8 Green procurement framework 7 2 Green procurement framework This Green Procurement strategy states the overall agenda that UNFPA will pursue. This strategy is a future-minded document that shows UNFPA s preferred route to achieving greener procurement. The Action Plan describes the specific initiatives that UNFPA will introduce. The Code of Conduct documents are based on the outcomes of UNFPA s collaborative work with the industry and its suppliers and target various segments. These documents describe the specific requirements for each segment of suppliers. The Green Procurement Framework is illustrated in Figure 1. Strategy Code of Conduct Supplier segment A Code of Conduct Supplier Segment B Code of Conduct Supplier Segment C Action Plan UNFPA Figure 1: Green Procurement Framework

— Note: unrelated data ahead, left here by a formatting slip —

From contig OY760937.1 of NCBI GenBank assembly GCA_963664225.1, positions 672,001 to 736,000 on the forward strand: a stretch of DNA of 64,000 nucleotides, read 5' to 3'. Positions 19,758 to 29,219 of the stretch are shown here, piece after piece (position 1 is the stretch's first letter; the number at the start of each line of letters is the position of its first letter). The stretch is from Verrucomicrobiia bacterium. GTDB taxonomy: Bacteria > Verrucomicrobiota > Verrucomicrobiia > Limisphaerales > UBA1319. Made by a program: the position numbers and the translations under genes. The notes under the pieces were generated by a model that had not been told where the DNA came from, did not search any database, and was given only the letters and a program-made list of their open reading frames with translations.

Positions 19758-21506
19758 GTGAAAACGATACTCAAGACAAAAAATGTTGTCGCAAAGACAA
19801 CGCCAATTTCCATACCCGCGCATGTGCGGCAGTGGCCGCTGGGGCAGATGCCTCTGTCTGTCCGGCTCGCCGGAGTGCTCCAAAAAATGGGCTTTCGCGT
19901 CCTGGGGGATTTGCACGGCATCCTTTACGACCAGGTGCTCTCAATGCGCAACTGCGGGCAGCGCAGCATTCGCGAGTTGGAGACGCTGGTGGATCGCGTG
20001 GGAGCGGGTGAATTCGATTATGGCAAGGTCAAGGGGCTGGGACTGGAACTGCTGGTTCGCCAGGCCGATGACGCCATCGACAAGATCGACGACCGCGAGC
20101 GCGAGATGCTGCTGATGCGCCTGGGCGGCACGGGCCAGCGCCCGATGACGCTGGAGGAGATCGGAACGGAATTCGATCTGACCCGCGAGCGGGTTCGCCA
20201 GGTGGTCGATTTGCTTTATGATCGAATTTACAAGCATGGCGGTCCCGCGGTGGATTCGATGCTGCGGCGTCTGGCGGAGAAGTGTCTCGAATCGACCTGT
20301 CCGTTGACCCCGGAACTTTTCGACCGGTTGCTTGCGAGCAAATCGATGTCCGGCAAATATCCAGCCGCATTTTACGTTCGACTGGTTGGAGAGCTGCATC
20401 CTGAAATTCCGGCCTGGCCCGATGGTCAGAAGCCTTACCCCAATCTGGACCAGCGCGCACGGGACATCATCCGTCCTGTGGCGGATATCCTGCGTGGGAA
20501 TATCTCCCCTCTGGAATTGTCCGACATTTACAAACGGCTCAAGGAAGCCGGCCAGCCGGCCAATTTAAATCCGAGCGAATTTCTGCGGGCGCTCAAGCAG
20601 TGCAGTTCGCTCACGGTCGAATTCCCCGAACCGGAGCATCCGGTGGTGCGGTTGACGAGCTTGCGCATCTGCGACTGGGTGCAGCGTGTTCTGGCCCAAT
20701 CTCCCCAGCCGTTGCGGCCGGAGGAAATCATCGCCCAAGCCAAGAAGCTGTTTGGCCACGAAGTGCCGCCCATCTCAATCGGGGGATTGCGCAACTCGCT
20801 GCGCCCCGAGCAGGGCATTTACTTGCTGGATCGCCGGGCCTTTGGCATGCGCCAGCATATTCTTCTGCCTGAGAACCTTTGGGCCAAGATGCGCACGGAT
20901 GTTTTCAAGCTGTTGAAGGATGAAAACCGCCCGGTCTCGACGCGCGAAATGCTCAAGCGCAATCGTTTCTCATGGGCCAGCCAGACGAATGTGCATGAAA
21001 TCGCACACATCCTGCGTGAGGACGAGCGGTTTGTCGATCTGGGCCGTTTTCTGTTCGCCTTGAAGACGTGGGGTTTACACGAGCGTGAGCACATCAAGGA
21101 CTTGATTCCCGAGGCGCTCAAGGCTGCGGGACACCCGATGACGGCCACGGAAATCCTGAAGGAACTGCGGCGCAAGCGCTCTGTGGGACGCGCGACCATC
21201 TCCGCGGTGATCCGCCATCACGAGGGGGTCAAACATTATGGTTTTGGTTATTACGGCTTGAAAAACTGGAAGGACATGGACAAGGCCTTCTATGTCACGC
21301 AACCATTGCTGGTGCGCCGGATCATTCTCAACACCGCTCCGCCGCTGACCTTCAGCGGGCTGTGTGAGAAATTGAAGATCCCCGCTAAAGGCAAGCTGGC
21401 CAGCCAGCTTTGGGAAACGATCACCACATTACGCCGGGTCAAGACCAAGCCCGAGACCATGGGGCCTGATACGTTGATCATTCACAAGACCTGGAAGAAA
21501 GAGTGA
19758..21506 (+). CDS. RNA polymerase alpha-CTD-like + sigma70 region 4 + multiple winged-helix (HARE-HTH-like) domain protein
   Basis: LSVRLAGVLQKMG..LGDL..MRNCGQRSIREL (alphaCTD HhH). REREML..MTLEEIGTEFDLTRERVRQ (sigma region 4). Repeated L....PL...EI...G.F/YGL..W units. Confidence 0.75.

9 Strategy 8 3 Strategy The UN s global corporate environmental management strategy is focused on moving the organisation towards a climate-neutral UN and on minimising its general environmental impact on areas such as water and waste. UNFPA will strive to influence its suppliers to minimise their environmental impact. It does not expect all suppliers to be market leaders in the area of sustainability, as many of its suppliers operate in developing countries where legislation is not yet as strict as in some developed countries. Ambitious sustainability requirements from the beginning could result in unwanted loss of suppliers who are not able to change their environmental impact to the degree required. A proactive and open collaboration will allow UNFPA to influence the market while making sure suppliers in developing countries as well as in developed countries are given the same opportunities. For UNFPA to have the largest impact on environment the strategy is to set initial goals that are attainable for suppliers and then to progressively make those requirements more stringent. Therefore, UNFPA will strive to set up requirements and assist suppliers in building capacity so as to be able to comply with the increasingly stringent requirements It is UNFPA s ambition to include all suppliers in this journey through an inclusive and assistive approach. However, UNFPA acknowledges that co-operation with some suppliers might come to an end as an ultimate consequence of the stronger focus on sustainability. UNFPA will strive to influence the industry by including various stakeholders in the development and continuous updating of a Green Procurement Strategy and entering into dialogue with its stakeholders. Initially, it will focus on setting goals for the supplier segments over which it has significant purchasing power. UNFPA will determine a set of requirements that may vary across supplier segments. The three steps implementation of requirements is shown on the page Environmental Sustainability Goals and Focus Areas To reduce UNFPA s environmental footprint it has been defined four goals. These are an important part of the Green Procurement Strategy and will impact the environment in different ways based on suppliers performance and products. Additionally, a total of seven focus areas (see pages 11-15) have been identified and, depending on its nature, included under each goal. These focus areas will be a vehicle for collaboration and capacity building with the stakeholders, including suppliers. Improvements within the environmental sustainability goals aim to minimise CO 2 emissions, water consumption water pollution, and pollution from chemicals and raw materials. UNFPA uses the term CO 2 emission to mean CO 2 equivalent, denoted CO 2 e in this section.